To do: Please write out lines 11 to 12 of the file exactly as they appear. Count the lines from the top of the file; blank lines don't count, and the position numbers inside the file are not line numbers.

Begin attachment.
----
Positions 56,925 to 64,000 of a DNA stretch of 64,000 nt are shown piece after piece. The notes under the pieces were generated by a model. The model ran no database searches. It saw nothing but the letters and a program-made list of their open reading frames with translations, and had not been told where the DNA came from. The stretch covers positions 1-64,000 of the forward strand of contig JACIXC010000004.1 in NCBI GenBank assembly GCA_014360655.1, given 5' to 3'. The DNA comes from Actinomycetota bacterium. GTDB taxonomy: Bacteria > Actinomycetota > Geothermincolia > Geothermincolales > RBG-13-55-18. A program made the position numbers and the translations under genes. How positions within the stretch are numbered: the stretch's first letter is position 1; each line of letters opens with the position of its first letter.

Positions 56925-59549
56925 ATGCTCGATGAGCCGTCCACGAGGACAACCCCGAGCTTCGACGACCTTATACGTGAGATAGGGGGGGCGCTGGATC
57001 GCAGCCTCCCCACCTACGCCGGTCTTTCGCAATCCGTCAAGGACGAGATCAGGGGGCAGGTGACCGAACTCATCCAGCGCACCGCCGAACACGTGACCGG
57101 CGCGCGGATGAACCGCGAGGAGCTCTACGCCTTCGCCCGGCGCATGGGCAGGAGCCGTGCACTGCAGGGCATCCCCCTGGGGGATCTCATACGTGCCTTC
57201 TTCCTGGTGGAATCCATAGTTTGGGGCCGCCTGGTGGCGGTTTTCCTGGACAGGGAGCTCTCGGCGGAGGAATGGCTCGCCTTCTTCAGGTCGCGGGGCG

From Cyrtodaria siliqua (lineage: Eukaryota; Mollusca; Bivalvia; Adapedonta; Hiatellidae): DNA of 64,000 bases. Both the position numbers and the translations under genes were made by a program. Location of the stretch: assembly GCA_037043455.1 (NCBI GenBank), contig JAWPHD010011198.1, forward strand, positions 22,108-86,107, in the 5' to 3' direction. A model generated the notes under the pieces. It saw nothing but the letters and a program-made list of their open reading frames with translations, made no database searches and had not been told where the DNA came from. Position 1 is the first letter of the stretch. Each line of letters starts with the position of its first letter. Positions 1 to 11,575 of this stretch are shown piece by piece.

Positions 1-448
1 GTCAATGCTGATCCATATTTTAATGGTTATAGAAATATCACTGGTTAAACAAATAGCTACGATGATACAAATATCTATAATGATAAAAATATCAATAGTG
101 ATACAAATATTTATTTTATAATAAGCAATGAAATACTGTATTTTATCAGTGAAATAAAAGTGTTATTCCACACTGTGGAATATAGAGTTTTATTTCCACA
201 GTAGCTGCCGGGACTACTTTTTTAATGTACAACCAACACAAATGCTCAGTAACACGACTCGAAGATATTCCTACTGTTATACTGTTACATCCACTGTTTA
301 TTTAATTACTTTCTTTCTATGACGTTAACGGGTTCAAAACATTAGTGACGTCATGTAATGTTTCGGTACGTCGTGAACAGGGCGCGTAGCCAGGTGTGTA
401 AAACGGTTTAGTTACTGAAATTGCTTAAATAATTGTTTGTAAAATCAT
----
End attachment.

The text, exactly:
201 GTAGCTGCCGGGACTACTTTTTTAATGTACAACCAACACAAATGCTCAGTAACACGACTCGAAGATATTCCTACTGTTATACTGTTACATCCACTGTTTA
301 TTTAATTACTTTCTTTCTATGACGTTAACGGGTTCAAAACATTAGTGACGTCATGTAATGTTTCGGTACGTCGTGAACAGGGCGCGTAGCCAGGTGTGTA